American Energy – Pretty Great
Posted October 11, 2016
Our ears perked up near the end of Sunday night’s presidential debate when coal utility employee and instant celebrity Ken Bone asked Hillary Clinton and Donald Trump how their respective energy policies would meet the country’s energy needs while also protecting the environment and minimizing negative impacts on key job sectors. While political conversations generate their fair share of fact-checking, let’s do a little fact-setting.
First, American crude oil production reached a 43-year high in 2015:
While imports from OPEC were at decades lows:
Natural gas production is at the highest levels ever recorded:
And increased natural gas use here at home is the main driver in U.S. CO2 emissions from electrical production falling to 22-year lows:
This great news was given an exclamation point by last week’s report by the president’s National Economic Council, connecting abundant, affordable energy from shale to the revitalization of the country’s manufacturing sector. The report:
[F]or the roughly one-fifth of U.S. manufacturing that is energy-intensive, low-cost reliable energy is important to continued competitiveness. U.S.-based manufacturers currently enjoy a competitive advantage from affordable natural gas. Once poised to be a major natural gas importer, the United States is now the number one natural gas producer in the world. The surge in American natural gas production has lowered energy costs for manufacturers and driven job growth, with U.S. natural gas costs one-half that of Europe and one-third that of Asia. Recent analysis estimates that industrial sector consumers of natural gas were better off by about $22 billion between 2007 and 2013 due to abundant, inexpensive shale gas. That is an important part of why companies have announced tens of billions in new capital commitments in energy intensive manufacturing facilities that will come on line in the years ahead.
Moving forward we need to heed analyses that underscore the link between renewables and natural gas when it comes to baseline power generation – the partnership between natural gas and renewables isn’t temporary, it’s essential. Again, we’re using more cleaner-burning natural gas, and our emissions are falling, a trend President Obama acknowledged last week. The United States’ market-based approach is reducing emissions, making our air cleaner and benefiting consumers, without sacrificing energy and economic growth. Thanks, fracking!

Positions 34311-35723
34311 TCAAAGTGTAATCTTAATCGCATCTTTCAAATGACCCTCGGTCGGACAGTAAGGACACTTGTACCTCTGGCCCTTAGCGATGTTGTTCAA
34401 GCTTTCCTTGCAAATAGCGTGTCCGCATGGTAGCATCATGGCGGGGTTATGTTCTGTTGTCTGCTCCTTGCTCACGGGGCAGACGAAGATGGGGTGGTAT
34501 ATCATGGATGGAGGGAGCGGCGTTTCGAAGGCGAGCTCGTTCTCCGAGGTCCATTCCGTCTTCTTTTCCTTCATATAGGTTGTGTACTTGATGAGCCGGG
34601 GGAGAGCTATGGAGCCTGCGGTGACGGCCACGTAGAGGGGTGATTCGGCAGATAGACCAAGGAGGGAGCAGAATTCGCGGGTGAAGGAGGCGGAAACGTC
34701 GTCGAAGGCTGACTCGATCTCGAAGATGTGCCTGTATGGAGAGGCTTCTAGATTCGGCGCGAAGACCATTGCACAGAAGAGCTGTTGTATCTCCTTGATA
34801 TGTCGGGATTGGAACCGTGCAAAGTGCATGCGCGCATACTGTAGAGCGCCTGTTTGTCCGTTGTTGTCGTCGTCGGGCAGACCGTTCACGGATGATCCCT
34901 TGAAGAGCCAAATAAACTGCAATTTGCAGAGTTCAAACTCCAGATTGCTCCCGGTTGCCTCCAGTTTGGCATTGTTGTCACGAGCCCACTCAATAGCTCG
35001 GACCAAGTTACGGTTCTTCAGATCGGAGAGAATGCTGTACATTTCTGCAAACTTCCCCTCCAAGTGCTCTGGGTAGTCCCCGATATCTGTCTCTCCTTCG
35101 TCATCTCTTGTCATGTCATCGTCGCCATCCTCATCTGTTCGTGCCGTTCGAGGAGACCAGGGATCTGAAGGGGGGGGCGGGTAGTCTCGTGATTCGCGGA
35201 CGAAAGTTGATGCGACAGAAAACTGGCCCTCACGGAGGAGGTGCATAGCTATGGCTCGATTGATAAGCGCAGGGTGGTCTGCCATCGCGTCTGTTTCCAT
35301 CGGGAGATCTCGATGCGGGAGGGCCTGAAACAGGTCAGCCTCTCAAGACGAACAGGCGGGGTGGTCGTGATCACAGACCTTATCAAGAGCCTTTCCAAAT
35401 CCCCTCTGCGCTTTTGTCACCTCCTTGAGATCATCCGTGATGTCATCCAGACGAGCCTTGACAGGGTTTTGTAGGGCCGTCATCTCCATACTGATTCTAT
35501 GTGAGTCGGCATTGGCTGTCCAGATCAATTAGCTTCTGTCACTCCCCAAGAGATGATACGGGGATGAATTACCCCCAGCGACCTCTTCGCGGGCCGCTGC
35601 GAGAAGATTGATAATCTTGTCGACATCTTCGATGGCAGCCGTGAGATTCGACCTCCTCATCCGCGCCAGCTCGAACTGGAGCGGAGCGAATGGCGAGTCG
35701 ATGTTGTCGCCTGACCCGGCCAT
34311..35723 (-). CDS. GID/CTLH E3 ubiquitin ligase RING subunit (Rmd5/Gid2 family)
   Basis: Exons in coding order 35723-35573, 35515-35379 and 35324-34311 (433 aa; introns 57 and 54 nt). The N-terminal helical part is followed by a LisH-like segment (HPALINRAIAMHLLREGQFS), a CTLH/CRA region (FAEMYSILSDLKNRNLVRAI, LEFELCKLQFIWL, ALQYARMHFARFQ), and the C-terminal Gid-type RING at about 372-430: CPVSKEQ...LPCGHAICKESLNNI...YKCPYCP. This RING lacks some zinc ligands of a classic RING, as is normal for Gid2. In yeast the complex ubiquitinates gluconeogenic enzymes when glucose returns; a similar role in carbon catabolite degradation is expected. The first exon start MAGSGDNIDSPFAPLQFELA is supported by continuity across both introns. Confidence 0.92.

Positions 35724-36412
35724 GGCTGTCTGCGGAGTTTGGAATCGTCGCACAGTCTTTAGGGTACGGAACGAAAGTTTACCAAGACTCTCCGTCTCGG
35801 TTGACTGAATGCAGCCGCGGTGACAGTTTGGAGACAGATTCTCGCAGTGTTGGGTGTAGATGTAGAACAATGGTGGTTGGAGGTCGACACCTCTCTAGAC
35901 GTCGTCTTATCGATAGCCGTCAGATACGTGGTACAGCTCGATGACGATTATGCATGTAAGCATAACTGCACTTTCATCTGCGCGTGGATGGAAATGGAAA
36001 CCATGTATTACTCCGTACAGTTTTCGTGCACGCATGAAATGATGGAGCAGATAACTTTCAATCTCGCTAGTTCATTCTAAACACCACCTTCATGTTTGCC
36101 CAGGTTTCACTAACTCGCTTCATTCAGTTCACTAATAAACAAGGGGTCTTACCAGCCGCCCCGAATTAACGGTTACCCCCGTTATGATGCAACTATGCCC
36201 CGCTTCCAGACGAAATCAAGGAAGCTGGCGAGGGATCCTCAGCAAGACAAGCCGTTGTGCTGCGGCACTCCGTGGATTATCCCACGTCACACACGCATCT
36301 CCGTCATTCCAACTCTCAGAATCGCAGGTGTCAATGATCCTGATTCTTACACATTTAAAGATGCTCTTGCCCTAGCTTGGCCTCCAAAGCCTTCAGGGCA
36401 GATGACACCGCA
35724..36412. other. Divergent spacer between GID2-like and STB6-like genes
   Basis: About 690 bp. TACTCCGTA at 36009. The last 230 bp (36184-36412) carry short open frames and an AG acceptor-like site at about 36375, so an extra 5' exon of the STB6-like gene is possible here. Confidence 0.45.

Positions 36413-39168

Natural gas and oil anchor America’s energy portfolio today and will do so tomorrow – the U.S. Energy Information Administration projects that natural gas and oil will supply about 67 percent of the energy Americans use in 2040. Increased domestic oil production has lowered imports and, as mentioned above, made the United States more energy self-sufficient than it has been in two decades. Certainly, the country would benefit from pro-development policies that help increase access to oil and natural gas while bringing a commonsense approach to regulation and certainty and efficiency to leasing and permitting processes. Growing the energy renaissance will make the United States less vulnerable to potential supply disruptions around the world.
American energy is the foundation for economic growth and environmental progress. Let’s keep it great.
About The Author
Mark Green joined API after a career in newspaper journalism, including 16 years as national editorial writer for The Oklahoman in the paper’s Washington bureau. Mark also was a reporter, copy editor and sports editor. He earned his journalism degree from the University of Oklahoma and master’s in journalism and public affairs from American University. He and his wife Pamela live in Occoquan, Va., where they enjoy their four grandchildren.
- No Laughing Matter: E15 Still Poses Risks for Motorcyclists
- E15 and Boaters: Still at Risk of Being Left High and Not So Dry
- As Hurricane Florence Approaches
- EPA, Smarter Regulation and Lowering Emissions
- Maintaining Perspective on Electric Vehicles
- New Ad: E15 Push Puts Consumers at Risk